Pitt Basketball: Panthers strives to return a top-notch defense to the court
Sunday, October 18, 2009
By Ray Fittipaldo, Pittsburgh Post-Gazette

The men's basketball program at Pitt was built on it and became defined by it. Before the Panthers were turning out NBA players and playing an entertaining brand of offensive basketball, they learned how to win behind one fundamental principle: defense.

Pitt first established itself as a national power because of its defensive prowess. The Panthers were the top team in the Big East in points allowed three successive seasons from 2001-04 and by no coincidence claimed three consecutive conference regular-season championships.

The Panthers were so good on defense that they became identified by it and earned a well-deserved national reputation. As the seasons have passed, the Panthers have continued their winning ways even though their standard of defensive excellence has been in a slow and steady decline.

It's been six years since a Pitt team has been No. 1 in the Big East in scoring defense. The Panthers were a pedestrian fifth in the league the past two seasons and haven't climbed higher than third since the 2003-04 season, when they ranked second in the nation and set a school record for points allowed per game (56.4).

Last season, the Panthers gave up almost 10 more points per game (65.4). Coach Jamie Dixon has taken notice of the drop-off, and as a result, is making defense the No. 1 priority during preseason practices.

"From the first day we got together this school year he's been mentioning that he wants us to be one of the best defensive teams in the country, if not the best," sophomore guard Ashton Gibbs said. "He's definitely stressing that. We want to build that as a team as well because you don't go anywhere without defense."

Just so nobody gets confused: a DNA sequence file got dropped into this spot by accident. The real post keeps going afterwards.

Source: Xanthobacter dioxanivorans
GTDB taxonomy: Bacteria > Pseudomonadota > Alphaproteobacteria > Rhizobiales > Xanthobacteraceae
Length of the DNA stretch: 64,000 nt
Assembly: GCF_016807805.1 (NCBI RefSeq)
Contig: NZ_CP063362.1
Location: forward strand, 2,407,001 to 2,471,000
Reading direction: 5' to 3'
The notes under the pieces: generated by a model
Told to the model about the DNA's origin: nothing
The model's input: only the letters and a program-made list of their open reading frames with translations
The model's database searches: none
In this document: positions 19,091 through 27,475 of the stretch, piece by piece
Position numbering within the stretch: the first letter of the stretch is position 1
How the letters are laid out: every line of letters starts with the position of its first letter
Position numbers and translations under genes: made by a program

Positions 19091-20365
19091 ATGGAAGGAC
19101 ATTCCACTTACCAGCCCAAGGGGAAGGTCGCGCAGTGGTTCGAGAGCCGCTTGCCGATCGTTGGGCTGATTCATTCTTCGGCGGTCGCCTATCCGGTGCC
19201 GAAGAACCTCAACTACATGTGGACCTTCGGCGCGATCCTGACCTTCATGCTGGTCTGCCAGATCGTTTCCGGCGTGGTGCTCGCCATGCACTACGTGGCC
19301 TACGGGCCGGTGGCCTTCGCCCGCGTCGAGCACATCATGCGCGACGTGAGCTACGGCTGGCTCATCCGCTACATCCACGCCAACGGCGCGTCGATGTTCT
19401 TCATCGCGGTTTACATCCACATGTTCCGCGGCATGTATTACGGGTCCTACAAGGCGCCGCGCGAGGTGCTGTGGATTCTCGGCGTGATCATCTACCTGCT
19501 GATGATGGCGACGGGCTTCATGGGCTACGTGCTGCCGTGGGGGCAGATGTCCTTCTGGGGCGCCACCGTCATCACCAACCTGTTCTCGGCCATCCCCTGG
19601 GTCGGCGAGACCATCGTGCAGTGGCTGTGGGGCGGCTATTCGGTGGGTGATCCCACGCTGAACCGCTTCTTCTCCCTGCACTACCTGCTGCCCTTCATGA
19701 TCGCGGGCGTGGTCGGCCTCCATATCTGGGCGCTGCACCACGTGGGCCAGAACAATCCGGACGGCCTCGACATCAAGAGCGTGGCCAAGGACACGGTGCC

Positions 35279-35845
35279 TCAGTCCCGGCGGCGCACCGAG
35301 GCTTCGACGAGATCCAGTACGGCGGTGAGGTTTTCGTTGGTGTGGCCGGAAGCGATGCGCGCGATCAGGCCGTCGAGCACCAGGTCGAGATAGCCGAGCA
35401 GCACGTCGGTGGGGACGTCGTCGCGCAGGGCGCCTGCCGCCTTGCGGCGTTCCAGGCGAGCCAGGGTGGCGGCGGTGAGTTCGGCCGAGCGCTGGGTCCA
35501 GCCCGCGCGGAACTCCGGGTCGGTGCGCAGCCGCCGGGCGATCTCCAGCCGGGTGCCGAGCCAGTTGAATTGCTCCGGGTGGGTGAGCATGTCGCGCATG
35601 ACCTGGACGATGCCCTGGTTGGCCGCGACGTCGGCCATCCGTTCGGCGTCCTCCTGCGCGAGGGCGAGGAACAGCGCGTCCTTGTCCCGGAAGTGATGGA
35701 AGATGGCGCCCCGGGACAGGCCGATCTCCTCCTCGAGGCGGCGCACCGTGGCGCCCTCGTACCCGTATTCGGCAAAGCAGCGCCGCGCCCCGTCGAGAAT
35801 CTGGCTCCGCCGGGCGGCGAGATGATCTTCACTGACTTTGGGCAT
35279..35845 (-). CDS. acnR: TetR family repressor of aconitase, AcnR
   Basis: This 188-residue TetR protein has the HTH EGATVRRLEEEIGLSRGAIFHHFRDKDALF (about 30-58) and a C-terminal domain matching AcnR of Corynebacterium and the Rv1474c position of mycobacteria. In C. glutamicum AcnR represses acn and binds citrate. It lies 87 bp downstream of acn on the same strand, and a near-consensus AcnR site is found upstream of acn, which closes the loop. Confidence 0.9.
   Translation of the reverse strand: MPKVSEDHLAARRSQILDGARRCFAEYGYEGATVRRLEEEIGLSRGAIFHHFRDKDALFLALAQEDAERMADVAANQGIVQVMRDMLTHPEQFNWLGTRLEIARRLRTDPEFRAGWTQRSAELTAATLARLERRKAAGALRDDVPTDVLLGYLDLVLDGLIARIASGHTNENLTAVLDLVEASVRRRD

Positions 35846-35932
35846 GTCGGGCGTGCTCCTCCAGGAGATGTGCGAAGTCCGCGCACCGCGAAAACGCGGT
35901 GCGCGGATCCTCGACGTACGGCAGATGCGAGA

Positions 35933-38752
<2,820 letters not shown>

It's not that Pitt was a bad defensive team last season. But being ranked 87th in NCAA Division I in scoring defense is not very Pitt-like. The truth is, the Panthers went through a natural evolution. As the program climbed to greater heights, Dixon began to recruit better players. And those better players produced on offense in such a manner that the team didn't have to rely so heavily on defense.

But with the departure of four of the team's top five scorers from last season, representing 66 percent of the team's offensive output, a return to the program's fundamental principle is at hand.

"That's the first thing coach Dixon talked to us about," senior guard Jermaine Dixon said. "We're going to be better defensively. None of us are high-profile players like Sam [Young], DeJuan [Blair] and Levance [Fields]. We're definitely going to get ours on the defensive end more."

The composition of this team is well-suited for a return to a defensive mentality. Jamie Dixon has perhaps his most athletic team to date.

Jermaine Dixon is the top returning scorer, but he also is a strong defender who often drew the assignment of defending the other team's top scorer last season.

Senior transfer Chase Adams forged a strong reputation as a defensive pest the past three years at Centenary College, where he averaged 2.7 steals per game last season.

Gilbert Brown, who will return from an academic suspension in December, has established himself as top-notch defender.

And Dixon's freshman recruiting class is stocked with long and athletic players who are eager to learn the Pitt way of playing defense.

"They're buying in," Jermaine Dixon said of the freshmen. "We're already having sessions together. We'll go to my house or Brad [Wanamaker's] house. We'll talk over the defense. They're definitely listening and they're picking things up."

And even though the vast majority of the players on the roster only know typical Pitt defense by reputation and not by experience, they are embracing what their coach is preaching.

"This year we're trying to be at the top of the country in defense and rebounding," sophomore forward Nasir Robinson said. "Defense brings offense, so we're out there trying to lock down, play together and play hard. We have size, athleticism, guys who can jump and rebound. I think we'll go back to that Pitt defense that it used to be."